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Bedford Cemetery

Introduction

The cemetery, which is laid out in picturesque style, is on a hillside site with views over Bedford and the Great Ouse Valley. Features include a red-brick Gothic entrance lodge, paired chapels and a range of specimen trees and shrubs, predominantly evergreens. A mid-C19 cemetery, laid out in picturesque style and opened in 1855.

Terrain

Sloping hillside.

The following is from the Register of Parks and Gardens of Special Historic Interest. For the most up-to-date Register entry, please visit The National Heritage List for England (NHLE):

Location, Area, Boundaries, Landform and Setting

Bedford Cemetery lies on the northern side of the town, occupying the sloping hillside of Foster's Hill, immediately above and to the north of Bedford Park (qv), with views over Bedford and the Great Ouse Valley. The 14ha cemetery is divided from the park by metal railings and a yew hedge. The boundary to the west is a wide footpath known as Cemetery Hill. To the north and east late-C20 housing is separated from the cemetery by a landscaped strip with footpath. The area was extended slightly at the north-east corner in the 1980s.

Entrances and Approaches

The main entrance to the cemetery lies at the south-west corner of the site, marked by a red-brick Gothic entrance lodge and carriage arch (c 1855).

Other Land

A path winds north-east up from the entrance lodge and carriage arch to the paired, stone lancet chapels (c 1855), set end-to-end and linked by a porte-cochèrewith tower. These buildings, by Thomas Jobson Jackson of Bedford, form the focus of the design, the layout of the ground also being by Jackson, assisted by John Usher. A stone crematorium (1955) stands north of the chapels.

From the chapels, which stand to the south-west of the centre of the site, winding paths provide access through and round the ground.

The cemetery is well planted with a range of specimen trees and shrubs, predominantly evergreens. There are a number of monuments of quality to leading C19 Bedford citizens. North-east of the chapels the Wyatt family enclosure, railed and gated, contains a good selection of Victorian memorial types, including the tomb of James Wyatt (d 1878), the founder of the Bedford Times, who secured the land for the cemetery. There have been a few areas of clearance.

Maps

  • OS 6" to 1 mile: 1912 edition, revised 1924


Reasons For Designation

Bedford Cemetery is designated at Grade II for the following principal reasons:

  • A good example of an early High Victorian (1855) public cemetery for a provincial town in informal Picturesque style by the local architect Thomas Jobson Jackson of Bedford, complimented by a late-C19 extension in similar style (1885).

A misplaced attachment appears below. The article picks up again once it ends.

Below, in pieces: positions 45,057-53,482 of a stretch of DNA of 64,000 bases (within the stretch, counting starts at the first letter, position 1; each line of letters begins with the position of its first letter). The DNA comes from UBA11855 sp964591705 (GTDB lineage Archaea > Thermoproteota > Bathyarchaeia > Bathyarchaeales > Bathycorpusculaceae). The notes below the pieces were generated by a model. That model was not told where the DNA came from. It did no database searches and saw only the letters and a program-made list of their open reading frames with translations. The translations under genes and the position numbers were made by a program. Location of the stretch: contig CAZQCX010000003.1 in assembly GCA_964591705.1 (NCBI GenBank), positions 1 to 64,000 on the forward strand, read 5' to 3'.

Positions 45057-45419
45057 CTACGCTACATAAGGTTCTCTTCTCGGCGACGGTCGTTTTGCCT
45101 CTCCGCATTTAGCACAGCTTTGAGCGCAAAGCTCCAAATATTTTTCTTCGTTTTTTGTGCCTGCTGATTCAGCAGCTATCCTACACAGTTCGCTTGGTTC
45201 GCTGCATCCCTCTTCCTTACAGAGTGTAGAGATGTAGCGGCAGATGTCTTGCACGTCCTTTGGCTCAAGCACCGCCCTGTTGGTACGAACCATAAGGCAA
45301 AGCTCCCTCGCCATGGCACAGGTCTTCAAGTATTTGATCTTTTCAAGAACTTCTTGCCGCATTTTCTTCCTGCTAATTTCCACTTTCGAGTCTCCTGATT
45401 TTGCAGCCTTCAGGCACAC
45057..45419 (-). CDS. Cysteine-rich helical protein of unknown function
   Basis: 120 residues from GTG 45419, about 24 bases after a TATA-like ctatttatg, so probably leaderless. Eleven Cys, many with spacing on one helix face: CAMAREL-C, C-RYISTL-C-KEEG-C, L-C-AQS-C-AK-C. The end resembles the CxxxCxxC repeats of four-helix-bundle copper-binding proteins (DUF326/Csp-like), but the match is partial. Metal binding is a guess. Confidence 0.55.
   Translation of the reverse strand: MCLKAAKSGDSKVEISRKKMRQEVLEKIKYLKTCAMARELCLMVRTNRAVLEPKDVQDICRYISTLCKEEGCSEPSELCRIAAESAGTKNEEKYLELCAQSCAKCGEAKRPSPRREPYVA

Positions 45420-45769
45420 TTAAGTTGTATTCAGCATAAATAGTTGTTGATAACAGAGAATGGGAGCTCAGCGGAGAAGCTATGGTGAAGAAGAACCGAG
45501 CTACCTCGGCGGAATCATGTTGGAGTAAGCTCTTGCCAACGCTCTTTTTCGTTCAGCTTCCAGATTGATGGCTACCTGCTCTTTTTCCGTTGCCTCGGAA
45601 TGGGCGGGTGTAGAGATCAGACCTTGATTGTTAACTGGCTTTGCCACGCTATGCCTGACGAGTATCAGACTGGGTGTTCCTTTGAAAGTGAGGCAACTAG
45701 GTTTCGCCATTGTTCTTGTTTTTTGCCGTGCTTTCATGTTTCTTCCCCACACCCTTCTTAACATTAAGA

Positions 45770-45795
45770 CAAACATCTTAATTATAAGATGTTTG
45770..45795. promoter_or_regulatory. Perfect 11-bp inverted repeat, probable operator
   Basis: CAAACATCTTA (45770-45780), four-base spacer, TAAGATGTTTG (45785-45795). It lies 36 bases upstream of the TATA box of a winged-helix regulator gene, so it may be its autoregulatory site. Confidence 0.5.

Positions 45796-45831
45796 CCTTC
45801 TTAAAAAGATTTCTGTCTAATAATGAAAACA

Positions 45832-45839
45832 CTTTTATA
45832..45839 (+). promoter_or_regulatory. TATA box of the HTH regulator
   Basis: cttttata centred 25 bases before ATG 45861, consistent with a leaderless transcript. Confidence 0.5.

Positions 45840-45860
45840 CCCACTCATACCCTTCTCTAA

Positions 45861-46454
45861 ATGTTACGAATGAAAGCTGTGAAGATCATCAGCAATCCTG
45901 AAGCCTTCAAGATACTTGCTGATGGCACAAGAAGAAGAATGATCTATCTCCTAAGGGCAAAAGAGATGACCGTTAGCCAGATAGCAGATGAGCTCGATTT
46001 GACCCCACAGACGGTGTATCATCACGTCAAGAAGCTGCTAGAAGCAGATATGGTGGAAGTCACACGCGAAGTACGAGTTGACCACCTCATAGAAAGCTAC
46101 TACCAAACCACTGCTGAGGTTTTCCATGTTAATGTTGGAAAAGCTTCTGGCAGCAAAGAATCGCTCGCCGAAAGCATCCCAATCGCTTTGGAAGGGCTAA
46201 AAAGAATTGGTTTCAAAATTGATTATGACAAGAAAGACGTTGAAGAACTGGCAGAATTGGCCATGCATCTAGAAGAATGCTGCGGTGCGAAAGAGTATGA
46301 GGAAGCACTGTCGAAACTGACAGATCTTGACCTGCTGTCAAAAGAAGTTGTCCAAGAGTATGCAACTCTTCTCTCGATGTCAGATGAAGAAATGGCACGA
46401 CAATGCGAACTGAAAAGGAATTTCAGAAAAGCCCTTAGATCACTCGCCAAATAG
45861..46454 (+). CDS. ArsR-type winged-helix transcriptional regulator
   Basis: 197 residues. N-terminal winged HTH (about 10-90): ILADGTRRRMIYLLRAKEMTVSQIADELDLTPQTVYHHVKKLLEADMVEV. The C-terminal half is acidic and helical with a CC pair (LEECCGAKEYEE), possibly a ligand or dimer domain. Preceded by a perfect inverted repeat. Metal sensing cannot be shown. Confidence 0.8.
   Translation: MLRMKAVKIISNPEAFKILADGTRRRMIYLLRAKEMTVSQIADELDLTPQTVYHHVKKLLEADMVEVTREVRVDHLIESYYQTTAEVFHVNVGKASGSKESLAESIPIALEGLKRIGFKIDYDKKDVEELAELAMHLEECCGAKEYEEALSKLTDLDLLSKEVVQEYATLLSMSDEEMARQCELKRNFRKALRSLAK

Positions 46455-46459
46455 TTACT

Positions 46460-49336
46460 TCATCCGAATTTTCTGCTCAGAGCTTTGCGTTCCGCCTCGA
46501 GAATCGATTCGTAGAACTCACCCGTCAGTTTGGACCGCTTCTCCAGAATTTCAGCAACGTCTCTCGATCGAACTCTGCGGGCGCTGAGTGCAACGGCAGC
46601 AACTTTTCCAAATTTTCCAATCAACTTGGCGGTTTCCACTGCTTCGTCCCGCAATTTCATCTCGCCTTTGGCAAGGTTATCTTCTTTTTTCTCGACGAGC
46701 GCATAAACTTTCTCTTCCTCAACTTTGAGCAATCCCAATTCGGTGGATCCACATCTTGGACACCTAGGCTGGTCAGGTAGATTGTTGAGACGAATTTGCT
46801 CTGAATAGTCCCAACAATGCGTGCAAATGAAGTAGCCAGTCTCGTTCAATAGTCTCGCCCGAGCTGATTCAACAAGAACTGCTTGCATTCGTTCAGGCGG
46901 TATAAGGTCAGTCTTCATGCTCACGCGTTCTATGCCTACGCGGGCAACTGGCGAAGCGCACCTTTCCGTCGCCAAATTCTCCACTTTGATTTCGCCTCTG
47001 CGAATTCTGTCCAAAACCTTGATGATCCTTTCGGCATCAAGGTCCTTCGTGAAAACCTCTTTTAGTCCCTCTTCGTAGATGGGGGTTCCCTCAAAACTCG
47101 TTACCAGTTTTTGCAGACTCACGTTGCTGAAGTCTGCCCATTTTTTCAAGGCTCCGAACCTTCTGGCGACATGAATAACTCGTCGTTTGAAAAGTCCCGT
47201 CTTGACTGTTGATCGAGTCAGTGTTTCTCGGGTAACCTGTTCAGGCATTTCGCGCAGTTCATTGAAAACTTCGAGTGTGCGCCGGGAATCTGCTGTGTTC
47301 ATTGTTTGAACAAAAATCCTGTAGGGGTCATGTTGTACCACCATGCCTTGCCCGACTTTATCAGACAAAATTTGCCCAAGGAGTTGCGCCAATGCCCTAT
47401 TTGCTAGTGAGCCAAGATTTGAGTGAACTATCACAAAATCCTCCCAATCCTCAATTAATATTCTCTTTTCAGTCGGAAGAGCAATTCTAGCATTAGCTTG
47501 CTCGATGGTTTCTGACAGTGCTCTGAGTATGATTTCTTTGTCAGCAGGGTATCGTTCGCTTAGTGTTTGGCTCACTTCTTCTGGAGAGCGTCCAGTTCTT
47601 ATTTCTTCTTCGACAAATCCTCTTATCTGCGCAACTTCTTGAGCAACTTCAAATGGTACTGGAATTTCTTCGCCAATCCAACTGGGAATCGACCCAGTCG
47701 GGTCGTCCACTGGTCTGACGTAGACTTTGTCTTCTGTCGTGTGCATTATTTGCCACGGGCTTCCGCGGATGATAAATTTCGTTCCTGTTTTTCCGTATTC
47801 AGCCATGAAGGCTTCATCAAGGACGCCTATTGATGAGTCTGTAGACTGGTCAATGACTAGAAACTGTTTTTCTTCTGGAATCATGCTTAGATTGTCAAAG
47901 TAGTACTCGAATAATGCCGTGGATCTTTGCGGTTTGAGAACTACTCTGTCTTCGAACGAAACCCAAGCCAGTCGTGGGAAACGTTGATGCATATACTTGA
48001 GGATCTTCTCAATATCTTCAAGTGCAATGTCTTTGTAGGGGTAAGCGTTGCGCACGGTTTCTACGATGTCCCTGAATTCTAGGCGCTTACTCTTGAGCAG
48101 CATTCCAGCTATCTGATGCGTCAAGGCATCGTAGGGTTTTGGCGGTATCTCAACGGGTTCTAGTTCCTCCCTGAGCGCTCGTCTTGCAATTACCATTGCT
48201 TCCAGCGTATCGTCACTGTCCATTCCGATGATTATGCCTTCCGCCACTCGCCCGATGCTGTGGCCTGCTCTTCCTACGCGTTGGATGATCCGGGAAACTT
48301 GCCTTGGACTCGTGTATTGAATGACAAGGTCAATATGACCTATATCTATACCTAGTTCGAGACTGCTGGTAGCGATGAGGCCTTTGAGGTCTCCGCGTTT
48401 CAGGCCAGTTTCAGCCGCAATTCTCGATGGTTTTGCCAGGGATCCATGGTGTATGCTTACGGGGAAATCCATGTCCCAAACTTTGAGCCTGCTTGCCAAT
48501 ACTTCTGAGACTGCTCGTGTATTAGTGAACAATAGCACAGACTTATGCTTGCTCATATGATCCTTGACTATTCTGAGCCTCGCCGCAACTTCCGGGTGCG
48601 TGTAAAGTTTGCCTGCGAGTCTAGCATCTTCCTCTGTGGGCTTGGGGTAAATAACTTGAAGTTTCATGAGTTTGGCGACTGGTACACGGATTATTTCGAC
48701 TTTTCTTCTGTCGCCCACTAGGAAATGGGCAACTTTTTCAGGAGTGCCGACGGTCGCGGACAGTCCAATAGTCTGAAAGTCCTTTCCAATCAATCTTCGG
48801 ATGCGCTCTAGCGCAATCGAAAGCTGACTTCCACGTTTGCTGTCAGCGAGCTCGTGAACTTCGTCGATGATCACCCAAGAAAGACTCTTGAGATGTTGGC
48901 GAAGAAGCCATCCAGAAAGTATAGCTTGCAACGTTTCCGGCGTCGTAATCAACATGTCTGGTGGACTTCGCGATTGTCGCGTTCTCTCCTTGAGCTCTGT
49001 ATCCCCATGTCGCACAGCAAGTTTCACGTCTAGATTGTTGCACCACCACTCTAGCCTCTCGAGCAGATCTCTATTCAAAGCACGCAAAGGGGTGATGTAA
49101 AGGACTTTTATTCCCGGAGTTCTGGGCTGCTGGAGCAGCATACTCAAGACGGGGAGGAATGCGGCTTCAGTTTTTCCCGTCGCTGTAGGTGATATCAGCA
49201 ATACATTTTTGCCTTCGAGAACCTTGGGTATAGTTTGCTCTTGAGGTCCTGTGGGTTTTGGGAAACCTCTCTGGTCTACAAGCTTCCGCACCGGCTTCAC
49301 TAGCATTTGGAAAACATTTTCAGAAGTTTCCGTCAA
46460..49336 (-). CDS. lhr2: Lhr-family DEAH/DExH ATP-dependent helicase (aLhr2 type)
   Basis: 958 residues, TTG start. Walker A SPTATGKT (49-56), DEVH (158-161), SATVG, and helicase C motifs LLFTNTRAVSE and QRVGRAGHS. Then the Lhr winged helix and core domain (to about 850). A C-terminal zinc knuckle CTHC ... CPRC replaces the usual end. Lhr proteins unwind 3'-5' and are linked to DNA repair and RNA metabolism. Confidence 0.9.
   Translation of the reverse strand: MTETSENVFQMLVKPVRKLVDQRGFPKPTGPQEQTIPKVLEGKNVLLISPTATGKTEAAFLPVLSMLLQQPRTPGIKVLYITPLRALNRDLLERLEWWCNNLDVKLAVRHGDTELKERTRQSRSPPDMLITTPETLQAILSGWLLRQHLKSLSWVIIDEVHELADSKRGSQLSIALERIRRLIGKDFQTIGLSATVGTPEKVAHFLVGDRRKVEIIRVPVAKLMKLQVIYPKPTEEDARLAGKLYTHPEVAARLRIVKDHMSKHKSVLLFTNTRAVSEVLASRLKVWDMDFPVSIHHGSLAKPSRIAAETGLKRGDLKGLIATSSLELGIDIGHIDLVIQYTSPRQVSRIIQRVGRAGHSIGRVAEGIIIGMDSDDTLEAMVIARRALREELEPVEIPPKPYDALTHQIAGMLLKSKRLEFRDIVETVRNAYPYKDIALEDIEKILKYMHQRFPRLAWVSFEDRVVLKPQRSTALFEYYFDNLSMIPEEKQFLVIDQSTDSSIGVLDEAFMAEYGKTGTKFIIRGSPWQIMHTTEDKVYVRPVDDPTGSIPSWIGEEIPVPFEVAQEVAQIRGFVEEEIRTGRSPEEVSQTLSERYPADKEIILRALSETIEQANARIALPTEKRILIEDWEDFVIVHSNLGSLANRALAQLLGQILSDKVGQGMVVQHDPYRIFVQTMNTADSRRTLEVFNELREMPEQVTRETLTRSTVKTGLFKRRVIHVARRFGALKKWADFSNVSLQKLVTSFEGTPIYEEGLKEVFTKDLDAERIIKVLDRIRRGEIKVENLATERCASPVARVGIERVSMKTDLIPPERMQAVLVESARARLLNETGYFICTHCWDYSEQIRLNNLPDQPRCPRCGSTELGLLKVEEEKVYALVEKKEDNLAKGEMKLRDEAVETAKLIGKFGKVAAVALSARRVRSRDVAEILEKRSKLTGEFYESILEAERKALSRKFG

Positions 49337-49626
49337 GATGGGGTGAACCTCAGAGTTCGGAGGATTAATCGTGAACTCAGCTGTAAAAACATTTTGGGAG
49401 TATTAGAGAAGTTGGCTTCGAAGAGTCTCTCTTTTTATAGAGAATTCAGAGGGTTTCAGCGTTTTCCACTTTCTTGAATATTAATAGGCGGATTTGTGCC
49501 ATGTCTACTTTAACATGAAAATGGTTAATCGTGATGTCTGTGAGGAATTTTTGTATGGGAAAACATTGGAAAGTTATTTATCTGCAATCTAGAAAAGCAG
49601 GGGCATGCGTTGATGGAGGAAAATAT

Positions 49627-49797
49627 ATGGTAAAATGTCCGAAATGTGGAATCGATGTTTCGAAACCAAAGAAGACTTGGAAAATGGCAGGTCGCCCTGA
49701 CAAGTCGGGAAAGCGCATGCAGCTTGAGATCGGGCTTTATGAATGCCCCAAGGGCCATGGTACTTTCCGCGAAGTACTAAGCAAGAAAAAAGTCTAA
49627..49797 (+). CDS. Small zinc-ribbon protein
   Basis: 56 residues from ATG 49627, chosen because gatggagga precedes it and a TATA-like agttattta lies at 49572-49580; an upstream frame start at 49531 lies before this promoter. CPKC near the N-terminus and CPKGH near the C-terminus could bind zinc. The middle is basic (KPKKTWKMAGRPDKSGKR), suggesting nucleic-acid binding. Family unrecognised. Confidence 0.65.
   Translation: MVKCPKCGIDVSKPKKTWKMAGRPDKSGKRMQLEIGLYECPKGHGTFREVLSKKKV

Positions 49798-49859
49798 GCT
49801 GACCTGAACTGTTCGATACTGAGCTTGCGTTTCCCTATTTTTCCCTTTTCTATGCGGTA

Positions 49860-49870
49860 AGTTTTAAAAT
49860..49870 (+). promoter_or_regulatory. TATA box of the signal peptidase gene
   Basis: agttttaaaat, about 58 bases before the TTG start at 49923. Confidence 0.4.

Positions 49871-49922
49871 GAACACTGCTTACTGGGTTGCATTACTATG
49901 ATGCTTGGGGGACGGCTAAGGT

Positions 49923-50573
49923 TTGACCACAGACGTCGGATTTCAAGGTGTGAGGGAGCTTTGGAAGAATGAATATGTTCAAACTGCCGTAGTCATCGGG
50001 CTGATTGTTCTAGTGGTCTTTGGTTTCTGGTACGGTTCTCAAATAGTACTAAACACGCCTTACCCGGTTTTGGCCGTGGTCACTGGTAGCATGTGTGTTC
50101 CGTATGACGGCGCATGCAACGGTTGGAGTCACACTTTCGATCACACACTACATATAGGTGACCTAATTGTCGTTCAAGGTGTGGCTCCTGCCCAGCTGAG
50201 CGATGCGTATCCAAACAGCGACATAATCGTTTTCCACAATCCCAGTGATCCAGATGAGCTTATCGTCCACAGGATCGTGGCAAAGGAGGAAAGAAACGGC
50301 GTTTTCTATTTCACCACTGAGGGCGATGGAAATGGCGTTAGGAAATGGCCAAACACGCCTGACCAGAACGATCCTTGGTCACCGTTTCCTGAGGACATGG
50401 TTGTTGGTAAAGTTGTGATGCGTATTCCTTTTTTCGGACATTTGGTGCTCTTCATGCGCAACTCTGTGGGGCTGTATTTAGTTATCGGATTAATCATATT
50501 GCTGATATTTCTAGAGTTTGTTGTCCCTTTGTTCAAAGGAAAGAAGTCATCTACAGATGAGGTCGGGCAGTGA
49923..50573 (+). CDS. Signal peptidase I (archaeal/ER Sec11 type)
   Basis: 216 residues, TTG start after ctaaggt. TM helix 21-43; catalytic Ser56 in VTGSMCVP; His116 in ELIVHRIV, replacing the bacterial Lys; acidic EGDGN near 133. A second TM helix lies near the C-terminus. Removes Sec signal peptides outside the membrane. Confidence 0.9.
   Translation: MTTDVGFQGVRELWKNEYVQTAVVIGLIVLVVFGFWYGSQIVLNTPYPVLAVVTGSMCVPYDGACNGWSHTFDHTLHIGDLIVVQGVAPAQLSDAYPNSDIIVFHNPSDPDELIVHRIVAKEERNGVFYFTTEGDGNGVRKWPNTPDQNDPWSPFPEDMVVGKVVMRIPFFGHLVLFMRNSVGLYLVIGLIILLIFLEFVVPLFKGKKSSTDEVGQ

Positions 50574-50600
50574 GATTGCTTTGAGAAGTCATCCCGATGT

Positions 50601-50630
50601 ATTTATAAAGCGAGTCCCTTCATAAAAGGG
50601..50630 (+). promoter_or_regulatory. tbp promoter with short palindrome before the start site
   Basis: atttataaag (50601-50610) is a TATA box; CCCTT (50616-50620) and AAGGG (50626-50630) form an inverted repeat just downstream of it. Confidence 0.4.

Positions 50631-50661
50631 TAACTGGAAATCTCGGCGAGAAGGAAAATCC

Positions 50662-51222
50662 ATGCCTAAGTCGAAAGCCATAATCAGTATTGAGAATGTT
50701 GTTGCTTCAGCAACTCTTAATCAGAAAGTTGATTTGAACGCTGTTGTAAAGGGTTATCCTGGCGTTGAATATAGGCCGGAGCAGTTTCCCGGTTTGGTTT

• The Gothic structures, also by Jobson, form a notable ensemble and include offices, mortuary, lodge, gatehouse and chapels.
  • Social interest is expressed in an artistic variety of C19 monuments including many Bedford worthies notably the Wyatt family enclosure, railed and gated, contains a good selection of Victorian memorial types, including the tomb of James Wyatt (d 1878), the founder of the Bedford Times, who secured the land for the cemetery.
  • The cemetery layout and structures survive intact, with notable survival of C19 planting including evergreen trees and shrubs.


Description written: February 1999

Amended: April 1999

Edited: December 2009, May 2022

Visitor Access, Directions & Contacts

Access contact details

This is a municipal site for general public use.

Directions

North-east of Bedford, west of the A421

Owners

Bedford Borough Council

Borough Hall, Cauldwell Street, Bedford, MK42 9AP
History

The following is from the Register of Parks and Gardens of Special Historic Interest. For the most up-to-date Register entry, please visit The National Heritage List for England (NHLE):

19th Century

Opened in 1855, the cemetery was established by Bedford Joint Burial Board. The original 8ha site was doubled in size in 1885.

Period

Victorian (1837-1901)

Associated People
Features & Designations

Designations

  • The National Heritage List for England: Register of Parks and Gardens

  • Reference: GD2460
  • Grade: II

Features

  • Railings
  • Description: The cemetery is divided from the park by railings and a hedge.
  • Hedge
  • Description: A yew hedge forms part of the boundary with the park.
  • Entrance
  • Description: The main entrance to the cemetery lies at the south-west corner of the site.
  • Gate Lodge
  • Description: A red-brick Gothic entrance lodge.
  • Arch
  • Description: A carriage arch at the entrance.
  • Chapel (featured building)
  • Description: The paired, stone lancet chapels are set end-to-end and linked by a porte-cochere with tower. These buildings, by Thomas Jobson Jackson of Bedford, form the focus of the design.
  • Earliest Date:
  • Latest Date:
  • Religious, Ritual And Funerary Features
  • Description: A stone crematorium stands north of the chapels.
  • Earliest Date:
  • Latest Date:
  • Specimen Tree
  • Description: A range of specimen trees and shrubs, predominantly evergreens.
Key Information

Type

Cemetery

Purpose

Cemetery

Principal Building

Cemetery

Period

Victorian (1837-1901)

Survival

Extant

Hectares

14

Open to the public

Yes

References

References